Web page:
A project designed to ease the stress and anxiety associated with adolescent girls has won a big boost, thanks to the team at Plymouth Science Park.
'Big Sis C.I.C.' aims to provide mentoring from female university students, who are studying education, to girls who are about to enter secondary schools in Plymouth.
The idea is that they will be able to provide an informal discussion in the safe environment of a school so that physical, emotional and practical needs are addressed.
It’s designed to help girls who might be experiencing issues surrounding adolescence.
As part of PSP’s Tech Stars programme, 'Big Sis C.I.C.' won the use of facilities in the Formation Zone which is specifically designed to help young businesses grow and prosper.
‘Big Sis C.I.C.' can address mental health concerns before they develop into a crisis for the individual,’ explains Friederike Kunze (who is also fondly known as Friedel Fink).
‘It also helps to reduce levels of anxiety, plus it gives carers and schools an extra hand to stem the responsibilities which they may, otherwise, face on their own.’
Friederike is a holistic menstrual educator and bodyworker who established the community interest company having identified a key need for the service.
‘It is beneficial for children to be able to ask questions about their bodies and feelings as it allows them to be more confident and perform better in the classroom.’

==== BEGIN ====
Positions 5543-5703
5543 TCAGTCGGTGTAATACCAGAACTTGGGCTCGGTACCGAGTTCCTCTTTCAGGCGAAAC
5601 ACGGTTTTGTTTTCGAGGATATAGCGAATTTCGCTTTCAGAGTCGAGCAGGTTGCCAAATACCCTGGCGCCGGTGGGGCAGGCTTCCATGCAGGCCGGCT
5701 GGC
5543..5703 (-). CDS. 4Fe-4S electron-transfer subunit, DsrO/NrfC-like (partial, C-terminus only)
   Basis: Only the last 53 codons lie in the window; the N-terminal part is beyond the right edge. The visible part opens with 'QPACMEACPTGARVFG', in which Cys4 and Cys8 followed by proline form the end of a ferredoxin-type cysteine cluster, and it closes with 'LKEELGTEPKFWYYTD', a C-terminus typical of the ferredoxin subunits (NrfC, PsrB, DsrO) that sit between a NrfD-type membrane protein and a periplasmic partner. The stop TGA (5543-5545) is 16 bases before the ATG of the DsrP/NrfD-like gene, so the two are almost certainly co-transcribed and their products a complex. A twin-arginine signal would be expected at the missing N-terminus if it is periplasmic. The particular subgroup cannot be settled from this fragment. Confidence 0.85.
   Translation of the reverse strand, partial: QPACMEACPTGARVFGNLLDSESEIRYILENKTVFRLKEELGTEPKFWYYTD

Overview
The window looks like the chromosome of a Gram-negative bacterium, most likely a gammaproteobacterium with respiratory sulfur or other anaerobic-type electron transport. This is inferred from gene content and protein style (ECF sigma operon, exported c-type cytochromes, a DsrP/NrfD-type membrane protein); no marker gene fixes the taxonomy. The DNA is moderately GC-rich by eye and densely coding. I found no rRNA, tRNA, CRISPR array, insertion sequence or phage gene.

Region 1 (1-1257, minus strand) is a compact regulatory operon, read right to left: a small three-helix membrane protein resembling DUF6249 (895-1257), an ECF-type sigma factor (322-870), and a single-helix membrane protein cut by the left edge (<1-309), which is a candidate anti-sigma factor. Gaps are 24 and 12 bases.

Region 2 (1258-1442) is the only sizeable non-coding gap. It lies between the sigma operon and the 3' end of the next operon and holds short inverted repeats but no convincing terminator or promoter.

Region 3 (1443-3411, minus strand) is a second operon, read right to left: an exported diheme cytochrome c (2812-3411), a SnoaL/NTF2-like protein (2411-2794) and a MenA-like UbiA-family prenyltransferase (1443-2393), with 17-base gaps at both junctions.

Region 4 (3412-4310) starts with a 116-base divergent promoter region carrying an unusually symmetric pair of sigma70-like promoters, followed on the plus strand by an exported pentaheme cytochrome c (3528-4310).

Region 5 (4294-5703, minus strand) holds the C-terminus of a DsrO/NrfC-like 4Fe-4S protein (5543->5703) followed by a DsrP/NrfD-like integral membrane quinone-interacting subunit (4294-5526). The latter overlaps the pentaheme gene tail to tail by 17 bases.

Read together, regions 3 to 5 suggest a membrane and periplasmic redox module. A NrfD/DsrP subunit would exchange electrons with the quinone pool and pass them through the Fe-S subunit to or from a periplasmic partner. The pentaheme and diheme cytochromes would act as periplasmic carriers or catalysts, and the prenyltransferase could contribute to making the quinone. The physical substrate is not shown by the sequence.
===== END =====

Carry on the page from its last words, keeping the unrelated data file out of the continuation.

‘Youngsters might be embarrassed to ask teachers and parents certain questions, but we can provide the reassurance that physical changes and feelings are normal, and we can normalise those experiences within a group setting.’
'Big Sis' will recruit high quality undergraduates and provide them with a DBS check and also the necessary training for the role itself, which will include safeguarding.
‘It was fantastic to win the prize at Plymouth Science Park,’ says Friederike. ‘Being at PSP is important as it provides great facilities and networking opportunities which will enable us to have a bigger impact.’
'Big Sis C.I.C.' is looking to launch a crowdfunding campaign in March to help increase training opportunities for the university volunteers.